Ki ni scores? You recall that the score was 2-1. Following the usual practice, the Most Senior Judge and the Middle Judge who were the majority were expected to deliver their judgment first. This is where the story get k-leg!
Most Senior Judge asked the Youngest Judge, the Minority Judge, the Dissenting Judge to read his minority judgment which the Most Senior Judge called the Lead Judgment! You are confused? You are not alone! Those who were in court were also confused.
Well, My Lord Justice Akaahs had no kolanut in his mouth and he was not scared of coconut. His Lordship delivered his minority decision – which MSJ had called the Lead Judgment. He dismissed Mr. Uba’s appeal. 1-0
Justice Opene nodded and he began to read his judgment. Halfway into the judgment, Ukachukwu and his supporters realized what was going on. They saw that His Lordship was going to uphold Uba’s appeal to make it 1-1 and that Justice Adeniji would read his concurring judgment, thereby making it 1-2 against him.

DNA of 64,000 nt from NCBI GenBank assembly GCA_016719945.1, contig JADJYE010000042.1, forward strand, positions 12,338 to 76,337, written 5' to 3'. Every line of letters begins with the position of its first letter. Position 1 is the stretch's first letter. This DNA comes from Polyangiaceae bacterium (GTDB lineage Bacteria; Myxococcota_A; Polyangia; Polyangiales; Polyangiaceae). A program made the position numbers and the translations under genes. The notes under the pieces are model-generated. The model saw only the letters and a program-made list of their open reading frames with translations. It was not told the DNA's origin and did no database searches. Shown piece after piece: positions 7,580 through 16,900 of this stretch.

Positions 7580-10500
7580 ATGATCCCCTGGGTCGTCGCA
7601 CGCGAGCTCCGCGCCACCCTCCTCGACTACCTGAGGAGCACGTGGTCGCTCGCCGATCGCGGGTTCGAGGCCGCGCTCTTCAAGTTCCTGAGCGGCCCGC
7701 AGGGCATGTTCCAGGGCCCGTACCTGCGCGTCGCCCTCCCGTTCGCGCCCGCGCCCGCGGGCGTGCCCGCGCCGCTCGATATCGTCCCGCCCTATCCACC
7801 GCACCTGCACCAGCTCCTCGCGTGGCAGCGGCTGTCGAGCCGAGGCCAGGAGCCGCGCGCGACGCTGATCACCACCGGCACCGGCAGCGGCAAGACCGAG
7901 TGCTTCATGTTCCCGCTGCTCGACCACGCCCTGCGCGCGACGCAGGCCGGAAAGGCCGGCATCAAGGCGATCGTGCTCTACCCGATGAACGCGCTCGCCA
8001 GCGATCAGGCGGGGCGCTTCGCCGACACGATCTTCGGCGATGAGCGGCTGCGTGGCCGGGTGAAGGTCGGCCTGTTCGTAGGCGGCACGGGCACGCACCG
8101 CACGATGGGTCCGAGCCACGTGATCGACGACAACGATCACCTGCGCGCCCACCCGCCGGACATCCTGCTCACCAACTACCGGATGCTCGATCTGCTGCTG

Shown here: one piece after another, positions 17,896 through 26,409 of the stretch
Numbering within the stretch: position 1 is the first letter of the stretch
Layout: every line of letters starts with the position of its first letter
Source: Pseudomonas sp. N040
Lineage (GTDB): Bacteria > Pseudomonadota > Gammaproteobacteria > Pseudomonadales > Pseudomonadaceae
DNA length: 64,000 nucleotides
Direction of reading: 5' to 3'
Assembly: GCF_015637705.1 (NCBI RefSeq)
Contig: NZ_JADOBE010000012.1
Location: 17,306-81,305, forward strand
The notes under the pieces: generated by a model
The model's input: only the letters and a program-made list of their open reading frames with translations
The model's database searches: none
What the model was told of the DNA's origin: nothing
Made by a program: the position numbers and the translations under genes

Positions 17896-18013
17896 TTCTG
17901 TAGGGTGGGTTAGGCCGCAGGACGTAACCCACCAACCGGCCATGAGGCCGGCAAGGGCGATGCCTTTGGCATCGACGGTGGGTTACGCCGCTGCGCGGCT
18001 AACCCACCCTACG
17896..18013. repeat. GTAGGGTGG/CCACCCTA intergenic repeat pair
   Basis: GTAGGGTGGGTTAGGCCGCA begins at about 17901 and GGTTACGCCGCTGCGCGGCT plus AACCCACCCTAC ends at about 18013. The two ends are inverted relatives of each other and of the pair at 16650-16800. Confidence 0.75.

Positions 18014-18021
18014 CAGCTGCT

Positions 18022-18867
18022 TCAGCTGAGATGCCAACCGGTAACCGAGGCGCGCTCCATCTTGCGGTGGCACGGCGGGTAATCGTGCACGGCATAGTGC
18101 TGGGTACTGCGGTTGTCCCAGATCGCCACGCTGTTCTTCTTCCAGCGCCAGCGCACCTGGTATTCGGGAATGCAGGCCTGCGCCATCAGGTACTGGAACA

Suddenly there was uproar in Court! We no go gree o! We no go gree! In vain the Court Registrars shouted: Order! Order! Order! Seeing the pandemonium, their Lordships rose. This is how a witness described the scene: “The three Justices – Opene, Adeniji and Akaahs started running away. So he (Justice Opene) could not conclude his judgment.”
So what happened after the rowdy scene in court? Ukachukwu sent a petition to the President as well as to the Chief Justice of the Federation as the Chairman of National Judicial Council. Anambra Democratic Vanguard sent another petition to NJC. Anambra Democratic League also sent in its own petition. The three petitions were against MSJ and MJ. Anambra Democratic Lawyers also sent in a petition, this time, against only Justice Akaahs. The address given by the last petitioner, the Anambra Democratic Lawyers, was found not to exist.
NJC set up a panel of three experienced Justices headed by Justice Owolabi Kolawole (Regular readers of this blog are already familiar with His Lordship. Please read Awujale’s case and Ayinla Omowura’s story). Justice Olakanmi and Justice Darazo were the two other members.
The Panel sat. Petitioners were called. My Lords who were accused of kolanut reception were also called. The Youngest Judge was also called. Witnesses testified. The panel considered the case for and against.